Note from 16 October 2013: How interesting it is to read this story again! It’s amazing how experience dims and morphs through time. In recent years when I’ve told people about my ascent of Huayna Potosi I’ve explained that it was a difficult climb, but the words have been a bit hollow since I couldn’t recall exactly how difficult it was. Now, reading about my own experience, I’m launched back to the dark, snowy expanse at the bottom of the final pitch when I truly didn’t think I had the strength to go on. I hope you enjoy reading this little flashback as much as I did! -SS-
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13 April 2008
Location: La Paz, Bolivia, at a mere 11,942 feet
Mood: Relaxed and still in disbelief
Most recent meal: Pancakes! Hallelujah for pancakes!
Well, folks, I have climbed the mountain. Just shy of 20,000 feet (6,088 m), Huayna Potosi is the most easily accessible peak in Bolivia over 6000 m. That does not mean it’s an easy climb. Trust me. Here’s the story of Kyle’s and my 2-day ascent of this magnificent peak.
Day 1: La Paz to High Camp
Kyle and I gorged ourselves on the free pancake breakfast at our hostel before strapping on our nearly-empty packs and snaking our way through the filthy, hectic streets of La Paz to the doors of the trekking company, Travel Tracks. There we met two other climbers: Martin, a British guy with five years of travel still ahead of him, and Ryan, a Canadian who looked like the Aryan ideal of Jesus with pierced ears. Together with our Bolivian guides we drove up through the labyrinth of the city onto the altiplano and towards our destiny.
My first glimpse of the mountain made my pulse race, though whether with fear or excitement I am unsure. Huayna Potosi exploded out of the plains like the prow of an ancient ghost ship, blanketed in snow and ice, glinting in the sun. It looked impossibly tall and forbidding. My eyes coursed over its contours, trying, and failing, to visualize our route to the summit.
At the trailhead we loaded up our packs with expedition-weight coats and pants, crampons, alpine axes, harnesses, balaclavas, mittens, gaiters and hard-shelled mountaineering boots. With our packs weighing us down, we climbed for hours through fields of boulders and along sinuous ridgelines to High Camp, a stone and wood hut at 16,831 ft (5,130 m). A permanent snowfield and the route to the summit began just on the other side of the hut.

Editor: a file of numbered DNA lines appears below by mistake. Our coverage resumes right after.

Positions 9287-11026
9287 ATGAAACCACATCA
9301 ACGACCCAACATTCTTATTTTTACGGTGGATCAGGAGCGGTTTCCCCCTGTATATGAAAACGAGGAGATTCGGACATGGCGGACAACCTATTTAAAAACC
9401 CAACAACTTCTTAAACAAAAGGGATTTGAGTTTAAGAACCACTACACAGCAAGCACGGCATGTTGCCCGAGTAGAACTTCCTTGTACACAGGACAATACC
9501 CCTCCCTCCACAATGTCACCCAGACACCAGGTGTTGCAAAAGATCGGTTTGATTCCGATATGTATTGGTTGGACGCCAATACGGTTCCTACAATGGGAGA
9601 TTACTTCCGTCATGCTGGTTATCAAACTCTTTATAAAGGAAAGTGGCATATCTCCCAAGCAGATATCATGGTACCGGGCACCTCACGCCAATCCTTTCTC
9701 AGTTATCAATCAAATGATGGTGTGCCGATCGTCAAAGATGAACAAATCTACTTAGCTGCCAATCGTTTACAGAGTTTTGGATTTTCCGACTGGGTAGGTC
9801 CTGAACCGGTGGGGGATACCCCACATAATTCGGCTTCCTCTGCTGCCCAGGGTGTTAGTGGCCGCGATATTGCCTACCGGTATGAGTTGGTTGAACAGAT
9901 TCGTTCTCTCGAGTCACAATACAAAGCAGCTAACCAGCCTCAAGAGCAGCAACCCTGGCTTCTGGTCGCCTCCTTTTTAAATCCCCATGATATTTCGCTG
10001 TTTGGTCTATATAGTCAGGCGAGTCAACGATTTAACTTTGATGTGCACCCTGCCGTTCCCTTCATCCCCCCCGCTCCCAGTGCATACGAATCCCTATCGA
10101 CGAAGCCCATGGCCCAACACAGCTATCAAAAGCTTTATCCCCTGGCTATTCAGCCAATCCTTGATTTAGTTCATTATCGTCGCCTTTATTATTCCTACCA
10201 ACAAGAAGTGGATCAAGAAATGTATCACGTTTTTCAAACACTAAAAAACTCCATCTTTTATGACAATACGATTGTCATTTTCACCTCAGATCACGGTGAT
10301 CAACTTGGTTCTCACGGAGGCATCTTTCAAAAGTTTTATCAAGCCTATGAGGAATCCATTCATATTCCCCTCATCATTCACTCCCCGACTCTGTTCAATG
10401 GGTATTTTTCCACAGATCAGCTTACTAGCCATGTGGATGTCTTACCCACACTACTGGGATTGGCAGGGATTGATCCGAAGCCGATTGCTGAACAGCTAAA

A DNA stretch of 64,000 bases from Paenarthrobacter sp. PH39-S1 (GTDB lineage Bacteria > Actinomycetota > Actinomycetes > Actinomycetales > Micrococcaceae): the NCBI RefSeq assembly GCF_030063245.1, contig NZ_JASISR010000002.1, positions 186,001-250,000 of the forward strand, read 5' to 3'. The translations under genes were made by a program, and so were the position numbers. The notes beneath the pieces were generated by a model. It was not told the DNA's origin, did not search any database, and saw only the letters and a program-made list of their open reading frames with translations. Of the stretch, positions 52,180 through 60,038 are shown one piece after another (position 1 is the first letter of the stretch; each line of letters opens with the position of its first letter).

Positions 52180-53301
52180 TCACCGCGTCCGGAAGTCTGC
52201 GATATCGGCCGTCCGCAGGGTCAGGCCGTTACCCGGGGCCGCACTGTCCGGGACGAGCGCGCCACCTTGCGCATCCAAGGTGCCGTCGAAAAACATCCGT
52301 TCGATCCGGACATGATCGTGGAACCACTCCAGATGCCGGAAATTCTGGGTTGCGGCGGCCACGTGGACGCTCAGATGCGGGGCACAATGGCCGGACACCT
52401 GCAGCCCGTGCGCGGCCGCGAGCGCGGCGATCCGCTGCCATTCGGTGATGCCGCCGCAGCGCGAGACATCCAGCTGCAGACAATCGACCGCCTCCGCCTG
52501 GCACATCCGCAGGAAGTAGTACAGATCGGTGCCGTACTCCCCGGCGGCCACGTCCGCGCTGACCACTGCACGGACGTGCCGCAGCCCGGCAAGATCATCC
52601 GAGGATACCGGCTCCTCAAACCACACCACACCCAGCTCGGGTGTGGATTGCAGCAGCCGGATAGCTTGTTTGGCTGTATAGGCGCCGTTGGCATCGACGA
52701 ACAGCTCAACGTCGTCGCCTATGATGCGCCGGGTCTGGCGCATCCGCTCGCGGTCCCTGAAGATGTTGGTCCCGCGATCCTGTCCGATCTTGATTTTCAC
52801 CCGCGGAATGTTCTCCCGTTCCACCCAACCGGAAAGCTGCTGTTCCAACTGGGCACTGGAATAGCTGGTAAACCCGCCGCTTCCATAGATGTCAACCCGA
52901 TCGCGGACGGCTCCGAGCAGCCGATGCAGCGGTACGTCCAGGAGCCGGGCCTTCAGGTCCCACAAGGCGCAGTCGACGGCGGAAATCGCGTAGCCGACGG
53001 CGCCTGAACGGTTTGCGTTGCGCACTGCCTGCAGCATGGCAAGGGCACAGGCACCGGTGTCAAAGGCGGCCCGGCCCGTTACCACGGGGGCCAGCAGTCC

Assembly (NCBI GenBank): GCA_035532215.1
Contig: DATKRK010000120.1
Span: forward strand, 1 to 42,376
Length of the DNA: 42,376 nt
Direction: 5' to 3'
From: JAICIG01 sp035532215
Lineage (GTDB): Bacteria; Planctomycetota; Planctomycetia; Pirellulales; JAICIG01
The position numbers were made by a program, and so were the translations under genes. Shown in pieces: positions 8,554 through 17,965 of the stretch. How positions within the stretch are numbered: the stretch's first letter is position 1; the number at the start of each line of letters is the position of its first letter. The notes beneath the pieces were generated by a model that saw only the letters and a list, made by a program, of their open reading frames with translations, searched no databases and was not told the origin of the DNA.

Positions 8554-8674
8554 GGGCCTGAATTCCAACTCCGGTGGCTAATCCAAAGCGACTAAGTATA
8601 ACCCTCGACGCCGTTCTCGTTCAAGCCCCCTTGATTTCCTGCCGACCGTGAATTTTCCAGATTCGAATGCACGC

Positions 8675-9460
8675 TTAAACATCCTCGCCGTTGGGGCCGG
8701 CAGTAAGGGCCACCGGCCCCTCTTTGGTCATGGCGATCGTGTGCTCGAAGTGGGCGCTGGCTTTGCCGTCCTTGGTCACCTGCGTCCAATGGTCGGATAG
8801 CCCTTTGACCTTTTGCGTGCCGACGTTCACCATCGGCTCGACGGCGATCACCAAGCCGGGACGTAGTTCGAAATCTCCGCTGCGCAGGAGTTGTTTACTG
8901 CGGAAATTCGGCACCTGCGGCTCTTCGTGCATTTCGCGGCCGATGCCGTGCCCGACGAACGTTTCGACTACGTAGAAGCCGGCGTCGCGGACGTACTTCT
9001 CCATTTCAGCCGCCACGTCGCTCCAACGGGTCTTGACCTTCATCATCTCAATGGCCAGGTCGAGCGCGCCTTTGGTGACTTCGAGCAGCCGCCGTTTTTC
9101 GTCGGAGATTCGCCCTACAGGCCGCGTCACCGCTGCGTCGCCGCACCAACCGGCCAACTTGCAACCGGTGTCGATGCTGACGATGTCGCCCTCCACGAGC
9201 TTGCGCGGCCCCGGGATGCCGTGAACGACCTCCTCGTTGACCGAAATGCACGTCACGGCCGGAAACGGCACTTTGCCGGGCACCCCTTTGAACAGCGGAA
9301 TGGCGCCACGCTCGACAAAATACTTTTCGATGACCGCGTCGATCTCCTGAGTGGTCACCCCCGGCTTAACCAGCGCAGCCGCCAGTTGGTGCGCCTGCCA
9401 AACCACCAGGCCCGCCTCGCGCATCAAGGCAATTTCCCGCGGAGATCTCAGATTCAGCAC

I spent the late afternoon hours hanging around in the sun with my fellow mountaineers. Along with Martin and Ryan we were joined by trekkers and guides from other companies, making me the only woman out of fourteen men to be attempting the summit. We told stories, threw rocks at other rocks, drank tea and water, and ate handfuls of chocolate while our tireless guides climbed the snowfield and skied down to its bottom edge. Martin tried skiing for the first time, performing a set of beautiful faceplants and endos.
Sunset was magical, adding pale tints of gold and blue to the clouds swirling round beneath us in the valley. Other behemoth mountains poked their summits above the whirling clouds–we were already higher than most of them.
At nightfall we all settled into the cabin, and I fell asleep to the lullaby of thirteen farting men.
Day 2: High Camp to the summit
The lights came on at 12:15 am. It was barely tomorrow, and already it was time to start hiking. I pulled on all my layers of gear, praying that I wouldn’t have to pee after donning long underwear, hiking pants, mountaineering pants and a harness. My second pair of gloves, balaclava, a few pounds of peanuts and chocolate, two liters of water, and spare AAA batteries went into my pack.
Downstairs everyone was lively and talkative, excited for the task ahead despite the ungodly hour. We ate bread slathered in thick, fresh butter before tying up our boots and clomping out the door. The night was clear and crisp and still. There was no moon, only starlight and headlamps to guide our way over the snow. Kyle and I strapped on our crampons and roped in to each other: our guide, Andrés, took the lead, I took the middle, and Kyle followed in the rear. Around us, other pairs of climbers roped up with their guides, visible only as spheres of light from their headlamps.
And then, leaning on our axes for support, we began the tortuous five-hour climb to the summit.
The snow stretched away before us, as black as the night without light to shine upon it. The crests of hills and ridges were visible only as places where stars began, so it was easy to imagine that we were walking into the night-blackened sky itself. Every so often we’d see an even darker patch in the snow, indicating some unseen snow formation. Behind and ahead the bobbing train of glowing headlamps marking the progress of our fellow climbers. Then, halfway into the climb, the lights of La Paz came into view as a sea of fluttering gold far, far below–we were already 7,000 feet higher than the city.
My movements became meditative. There was no room or energy for thoughts or songs in my head, just the knowledge that we were going higher, making progress, little by little. My legs were tired, and my breath came ragged, but still I felt strong and confident that I would reach the summit. I focused on the sound my ax made as I placed it in the snow and picked it up again. Stamp, creeaak…stamp, creeaak… The regularity was soothing.